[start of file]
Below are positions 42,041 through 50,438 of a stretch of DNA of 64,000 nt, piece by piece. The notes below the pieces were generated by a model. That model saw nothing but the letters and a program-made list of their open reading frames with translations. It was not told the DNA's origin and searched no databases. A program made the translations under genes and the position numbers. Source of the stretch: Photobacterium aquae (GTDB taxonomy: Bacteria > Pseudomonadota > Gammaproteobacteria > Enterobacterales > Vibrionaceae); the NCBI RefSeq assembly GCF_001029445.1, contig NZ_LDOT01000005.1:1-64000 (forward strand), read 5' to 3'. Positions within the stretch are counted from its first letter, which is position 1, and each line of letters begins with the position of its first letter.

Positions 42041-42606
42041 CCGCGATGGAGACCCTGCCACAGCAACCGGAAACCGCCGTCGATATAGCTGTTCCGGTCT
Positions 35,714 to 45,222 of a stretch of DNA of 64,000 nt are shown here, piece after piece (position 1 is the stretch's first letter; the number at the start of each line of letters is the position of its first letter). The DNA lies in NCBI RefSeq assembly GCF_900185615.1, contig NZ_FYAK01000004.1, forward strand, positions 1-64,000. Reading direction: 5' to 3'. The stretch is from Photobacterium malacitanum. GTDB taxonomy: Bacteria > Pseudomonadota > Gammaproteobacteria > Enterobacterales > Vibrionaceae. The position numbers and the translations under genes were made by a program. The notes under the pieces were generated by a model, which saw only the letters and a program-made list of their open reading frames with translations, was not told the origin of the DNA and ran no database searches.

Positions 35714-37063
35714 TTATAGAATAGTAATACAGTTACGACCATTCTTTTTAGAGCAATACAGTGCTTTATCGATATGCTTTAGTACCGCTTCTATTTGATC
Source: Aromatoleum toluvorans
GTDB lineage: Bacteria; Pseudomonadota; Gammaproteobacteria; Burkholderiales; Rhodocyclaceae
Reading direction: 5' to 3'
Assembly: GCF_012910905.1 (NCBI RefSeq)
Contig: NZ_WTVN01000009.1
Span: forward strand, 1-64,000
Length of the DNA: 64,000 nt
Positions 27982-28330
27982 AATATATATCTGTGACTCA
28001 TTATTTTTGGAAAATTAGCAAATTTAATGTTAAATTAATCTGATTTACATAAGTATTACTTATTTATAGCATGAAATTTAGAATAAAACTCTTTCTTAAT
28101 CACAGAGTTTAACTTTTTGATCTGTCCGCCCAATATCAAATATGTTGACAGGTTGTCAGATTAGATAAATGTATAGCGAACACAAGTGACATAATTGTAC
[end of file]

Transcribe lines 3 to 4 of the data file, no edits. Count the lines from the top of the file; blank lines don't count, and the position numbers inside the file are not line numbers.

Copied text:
42041 CCGCGATGGAGACCCTGCCACAGCAACCGGAAACCGCCGTCGATATAGCTGTTCCGGTCT
Positions 35,714 to 45,222 of a stretch of DNA of 64,000 nt are shown here, piece after piece (position 1 is the stretch's first letter; the number at the start of each line of letters is the position of its first letter). The DNA lies in NCBI RefSeq assembly GCF_900185615.1, contig NZ_FYAK01000004.1, forward strand, positions 1-64,000. Reading direction: 5' to 3'. The stretch is from Photobacterium malacitanum. GTDB taxonomy: Bacteria > Pseudomonadota > Gammaproteobacteria > Enterobacterales > Vibrionaceae. The position numbers and the translations under genes were made by a program. The notes under the pieces were generated by a model, which saw only the letters and a program-made list of their open reading frames with translations, was not told the origin of the DNA and ran no database searches.